Chinese researchers have disclosed that a species asynchrony, illustrating the difference in species reaction rates on external environment changes, was the determinant of the temporal stability of aboveground biomass in temperate forests.
Understanding the effects of plant species diversity and trait composition on biomass above the ground has important implications for biodiversity conservation.
Thus the effects of soil nutrients, species asynchrony, functional trait diversity, and trait composition for explaining the community temporal stability of aboveground biomass need to be studied in natural forests.
Based on 10-year continuous monitoring data, the researchers from the Institute of Applied Ecology of the Chinese Academy of Sciences conducted research in a temperate forest of Changbai Mountain in northeast China's Jilin Province.
The results showed that the temporal stability of aboveground biomass was driven by a strong direct positive effect of species asynchrony in temperate forests, whereas species diversity was of additional importance in old-growth forest only, according to their recent study paper published in the journal Ecological Indicator.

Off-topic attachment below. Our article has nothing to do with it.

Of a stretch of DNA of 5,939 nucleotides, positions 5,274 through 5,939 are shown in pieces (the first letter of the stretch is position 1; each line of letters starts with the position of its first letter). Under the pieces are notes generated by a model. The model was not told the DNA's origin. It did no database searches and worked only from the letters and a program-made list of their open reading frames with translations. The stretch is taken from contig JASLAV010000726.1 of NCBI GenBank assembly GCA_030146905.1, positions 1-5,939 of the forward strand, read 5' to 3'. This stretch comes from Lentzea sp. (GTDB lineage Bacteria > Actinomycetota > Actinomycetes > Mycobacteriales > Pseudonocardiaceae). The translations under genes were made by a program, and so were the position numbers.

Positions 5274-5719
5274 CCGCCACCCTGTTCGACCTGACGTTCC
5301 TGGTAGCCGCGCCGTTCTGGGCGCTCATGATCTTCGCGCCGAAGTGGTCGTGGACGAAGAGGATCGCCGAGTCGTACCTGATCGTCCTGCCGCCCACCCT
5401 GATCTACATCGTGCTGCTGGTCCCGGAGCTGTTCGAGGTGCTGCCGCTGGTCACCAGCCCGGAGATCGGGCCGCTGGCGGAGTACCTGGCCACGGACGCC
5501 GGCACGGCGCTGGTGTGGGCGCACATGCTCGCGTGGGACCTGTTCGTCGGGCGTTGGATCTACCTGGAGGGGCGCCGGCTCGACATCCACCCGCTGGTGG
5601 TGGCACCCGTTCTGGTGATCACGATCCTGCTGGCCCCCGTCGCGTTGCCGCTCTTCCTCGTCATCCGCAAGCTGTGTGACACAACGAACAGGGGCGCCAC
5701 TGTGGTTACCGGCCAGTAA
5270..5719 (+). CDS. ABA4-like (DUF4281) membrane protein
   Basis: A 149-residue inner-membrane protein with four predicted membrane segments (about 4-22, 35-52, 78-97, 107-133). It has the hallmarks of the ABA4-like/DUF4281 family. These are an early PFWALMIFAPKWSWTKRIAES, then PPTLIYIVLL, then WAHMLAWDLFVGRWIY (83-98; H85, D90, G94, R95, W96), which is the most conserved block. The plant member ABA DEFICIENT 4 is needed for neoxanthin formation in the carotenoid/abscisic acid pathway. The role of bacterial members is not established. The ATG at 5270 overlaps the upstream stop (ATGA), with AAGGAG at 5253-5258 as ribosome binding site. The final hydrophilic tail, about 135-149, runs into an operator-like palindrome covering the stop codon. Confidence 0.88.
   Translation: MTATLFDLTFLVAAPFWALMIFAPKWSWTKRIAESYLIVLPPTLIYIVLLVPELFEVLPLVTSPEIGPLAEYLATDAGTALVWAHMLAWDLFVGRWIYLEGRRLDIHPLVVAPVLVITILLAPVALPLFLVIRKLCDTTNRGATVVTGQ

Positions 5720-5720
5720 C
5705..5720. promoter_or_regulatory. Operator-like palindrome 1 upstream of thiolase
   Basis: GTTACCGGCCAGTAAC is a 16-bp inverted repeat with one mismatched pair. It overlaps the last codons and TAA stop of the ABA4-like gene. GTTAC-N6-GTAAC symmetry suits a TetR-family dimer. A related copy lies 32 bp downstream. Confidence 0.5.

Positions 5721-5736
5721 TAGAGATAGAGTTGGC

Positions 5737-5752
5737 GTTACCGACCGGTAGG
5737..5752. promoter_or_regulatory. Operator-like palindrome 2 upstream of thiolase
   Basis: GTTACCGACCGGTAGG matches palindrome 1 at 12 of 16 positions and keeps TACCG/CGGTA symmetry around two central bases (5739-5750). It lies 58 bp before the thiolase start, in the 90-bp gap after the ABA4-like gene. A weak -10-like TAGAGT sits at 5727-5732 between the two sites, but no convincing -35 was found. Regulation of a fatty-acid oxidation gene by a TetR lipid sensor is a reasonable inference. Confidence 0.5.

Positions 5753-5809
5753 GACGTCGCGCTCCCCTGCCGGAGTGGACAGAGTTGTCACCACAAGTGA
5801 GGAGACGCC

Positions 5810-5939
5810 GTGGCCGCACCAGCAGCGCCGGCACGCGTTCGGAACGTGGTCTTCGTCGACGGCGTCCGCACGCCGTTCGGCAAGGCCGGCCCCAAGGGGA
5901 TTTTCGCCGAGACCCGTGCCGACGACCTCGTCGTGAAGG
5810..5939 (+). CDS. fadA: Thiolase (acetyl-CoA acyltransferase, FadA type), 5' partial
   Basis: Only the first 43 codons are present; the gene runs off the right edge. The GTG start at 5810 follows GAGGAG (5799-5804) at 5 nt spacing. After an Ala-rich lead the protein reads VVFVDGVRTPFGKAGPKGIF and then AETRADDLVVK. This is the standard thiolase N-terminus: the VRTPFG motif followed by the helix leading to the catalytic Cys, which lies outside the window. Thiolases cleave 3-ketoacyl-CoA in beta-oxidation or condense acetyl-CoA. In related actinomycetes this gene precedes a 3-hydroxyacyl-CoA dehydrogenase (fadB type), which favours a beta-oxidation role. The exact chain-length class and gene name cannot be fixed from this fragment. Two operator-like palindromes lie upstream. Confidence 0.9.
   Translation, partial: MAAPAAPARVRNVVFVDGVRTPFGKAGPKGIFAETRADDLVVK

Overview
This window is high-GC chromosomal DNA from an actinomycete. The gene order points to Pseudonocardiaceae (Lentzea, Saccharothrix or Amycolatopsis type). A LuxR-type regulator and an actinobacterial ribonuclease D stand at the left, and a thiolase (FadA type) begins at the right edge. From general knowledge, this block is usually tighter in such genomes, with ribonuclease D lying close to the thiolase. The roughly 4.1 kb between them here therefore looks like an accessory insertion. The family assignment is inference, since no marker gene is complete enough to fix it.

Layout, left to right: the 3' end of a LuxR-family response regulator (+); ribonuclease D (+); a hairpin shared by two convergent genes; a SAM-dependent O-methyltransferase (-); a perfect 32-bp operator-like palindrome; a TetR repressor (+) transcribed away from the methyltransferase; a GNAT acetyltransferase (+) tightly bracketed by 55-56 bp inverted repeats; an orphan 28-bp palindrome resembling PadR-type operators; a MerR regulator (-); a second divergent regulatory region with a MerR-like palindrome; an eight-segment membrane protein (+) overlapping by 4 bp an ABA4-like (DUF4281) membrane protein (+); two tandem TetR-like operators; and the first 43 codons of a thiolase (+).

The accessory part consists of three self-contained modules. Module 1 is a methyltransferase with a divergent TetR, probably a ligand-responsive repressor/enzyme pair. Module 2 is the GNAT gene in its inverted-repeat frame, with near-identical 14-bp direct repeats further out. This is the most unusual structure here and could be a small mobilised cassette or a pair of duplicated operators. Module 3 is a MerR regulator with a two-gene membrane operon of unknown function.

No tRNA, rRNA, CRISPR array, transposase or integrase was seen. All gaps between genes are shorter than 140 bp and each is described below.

The direct effect of species asynchrony increased with forest succession, said the paper.
The researchers then suggested that managing forests with mixtures of both early and late-successional species or shade-intolerant and tolerant species, not only species diversity, was important for maintaining forest stability in a changing environment. (Xinhua)
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